Labor is demanding the Morrison government provide a new set of target dates for the vaccine rollout, saying it has made a mess of the timetable so far.
But Health Minister Greg Hunt insists as the domestic supply of the AstraZeneca vaccine from CSL ramps up, so will the vaccine program. However, perhaps wisely, he is vague on the precise timetable. The daily rate of vaccinations increases with over 79,000 completed on Thursday, compared with 55,000 on Monday last week.
But that brought the total number of Australians vaccinated to just 841,855, well short of the four million by the end of March once promised by Prime Minister Scott Morrison.
“The Morrison Government is making a mess of this vaccine rollout, and Australians expect and deserve clearer answers on when they are going to get the vaccine,” Labor’s health spokesman Mark Butler told reporters in Adelaide on Sunday. He said just 14 percent of those in aged care had received their two doses of the vaccine when that program was also supposed to be finished last week.
“Australians want to know when their loved ones who might be in aged care facilities are going to get vaccinated because they know they are the most vulnerable people in our community,” Mr. Butler said.
Mr. Hunt defended the progress made so far and is confident that everyone that wants to get vaccinated will have their first dose by October. He said there were three initial targets – to start the 1a Pfizer vaccinations in late February, commence the 1a AstraZeneca rollout in early March, and begin the 1b program on 22 March.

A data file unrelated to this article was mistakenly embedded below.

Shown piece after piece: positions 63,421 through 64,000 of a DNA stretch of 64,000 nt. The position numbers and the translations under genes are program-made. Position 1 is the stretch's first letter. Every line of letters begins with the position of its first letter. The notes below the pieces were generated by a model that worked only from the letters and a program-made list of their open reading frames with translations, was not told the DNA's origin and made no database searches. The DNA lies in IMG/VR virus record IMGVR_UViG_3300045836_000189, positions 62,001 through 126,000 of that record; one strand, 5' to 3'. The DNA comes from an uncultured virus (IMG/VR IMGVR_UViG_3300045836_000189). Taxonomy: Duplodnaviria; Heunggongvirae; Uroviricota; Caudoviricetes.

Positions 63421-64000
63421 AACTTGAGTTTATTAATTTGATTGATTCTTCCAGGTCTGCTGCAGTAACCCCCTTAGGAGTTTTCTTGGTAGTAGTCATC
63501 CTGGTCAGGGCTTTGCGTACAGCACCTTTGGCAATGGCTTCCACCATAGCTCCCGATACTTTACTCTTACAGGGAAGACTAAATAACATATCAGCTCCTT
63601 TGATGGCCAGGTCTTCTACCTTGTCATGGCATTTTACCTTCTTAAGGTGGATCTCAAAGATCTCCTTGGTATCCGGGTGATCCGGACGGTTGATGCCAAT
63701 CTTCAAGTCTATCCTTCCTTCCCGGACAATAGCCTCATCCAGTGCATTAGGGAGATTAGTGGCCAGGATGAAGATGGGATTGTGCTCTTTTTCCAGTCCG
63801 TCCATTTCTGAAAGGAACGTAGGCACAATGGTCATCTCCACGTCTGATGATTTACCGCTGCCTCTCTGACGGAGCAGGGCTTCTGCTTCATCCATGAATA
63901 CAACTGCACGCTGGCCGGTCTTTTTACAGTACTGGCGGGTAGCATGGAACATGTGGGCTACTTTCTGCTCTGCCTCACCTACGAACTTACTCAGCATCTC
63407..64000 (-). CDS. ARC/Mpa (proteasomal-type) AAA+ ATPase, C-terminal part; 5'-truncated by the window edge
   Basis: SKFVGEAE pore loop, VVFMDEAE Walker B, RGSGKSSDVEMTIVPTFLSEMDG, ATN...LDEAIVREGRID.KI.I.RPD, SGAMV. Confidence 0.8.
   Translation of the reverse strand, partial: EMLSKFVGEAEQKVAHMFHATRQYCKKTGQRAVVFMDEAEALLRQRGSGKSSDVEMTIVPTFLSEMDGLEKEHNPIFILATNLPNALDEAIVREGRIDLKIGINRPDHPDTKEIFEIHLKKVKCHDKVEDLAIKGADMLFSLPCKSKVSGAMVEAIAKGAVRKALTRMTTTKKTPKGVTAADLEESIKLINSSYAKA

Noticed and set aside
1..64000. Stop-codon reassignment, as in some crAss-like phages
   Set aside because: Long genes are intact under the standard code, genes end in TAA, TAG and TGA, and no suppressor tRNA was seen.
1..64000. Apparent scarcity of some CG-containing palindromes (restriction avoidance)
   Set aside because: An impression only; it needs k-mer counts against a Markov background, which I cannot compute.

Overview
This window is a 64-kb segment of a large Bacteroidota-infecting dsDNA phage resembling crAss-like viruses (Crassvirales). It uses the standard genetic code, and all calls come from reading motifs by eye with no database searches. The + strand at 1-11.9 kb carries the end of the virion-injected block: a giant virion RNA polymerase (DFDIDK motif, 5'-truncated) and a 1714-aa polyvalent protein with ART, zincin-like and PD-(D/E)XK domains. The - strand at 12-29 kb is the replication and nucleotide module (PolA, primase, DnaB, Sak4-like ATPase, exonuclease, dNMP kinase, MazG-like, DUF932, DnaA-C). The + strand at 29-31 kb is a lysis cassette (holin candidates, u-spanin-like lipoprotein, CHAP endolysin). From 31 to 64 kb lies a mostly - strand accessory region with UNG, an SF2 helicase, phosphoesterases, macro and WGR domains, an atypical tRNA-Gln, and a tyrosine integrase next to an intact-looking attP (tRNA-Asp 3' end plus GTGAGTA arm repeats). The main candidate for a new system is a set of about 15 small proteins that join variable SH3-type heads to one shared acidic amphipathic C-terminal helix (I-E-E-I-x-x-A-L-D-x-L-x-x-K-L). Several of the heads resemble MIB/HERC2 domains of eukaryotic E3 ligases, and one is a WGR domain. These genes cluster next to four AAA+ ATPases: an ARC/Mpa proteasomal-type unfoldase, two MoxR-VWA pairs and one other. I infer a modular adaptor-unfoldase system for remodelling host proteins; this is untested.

“The principal three targets in terms of those commencement dates started exactly as we intended, and then the other major goal for Australia is the end of October for all first doses,” Mr. Hunt told reporters in Melbourne.
Both sides of politics are accepting the advice of the nation’s health experts over the continued use of the AstraZeneca vaccine after a Melbourne man was admitted to hospital with a rare blood clotting disorder.
The Therapeutic Goods Administration is investigating this case and working with international experts and regulators. In the meantime, Mr. Hunt said anyone susceptible to blood clotting should seek advice from their GP before going ahead with the jab.
Mr. Hunt welcomed the news that there were no new locally-acquired virus infections on Sunday when there was the risk of a major outbreak in Queensland and NSW last week. One recent case among returned travelers already in quarantine of NSW, Queensland, and South Australia.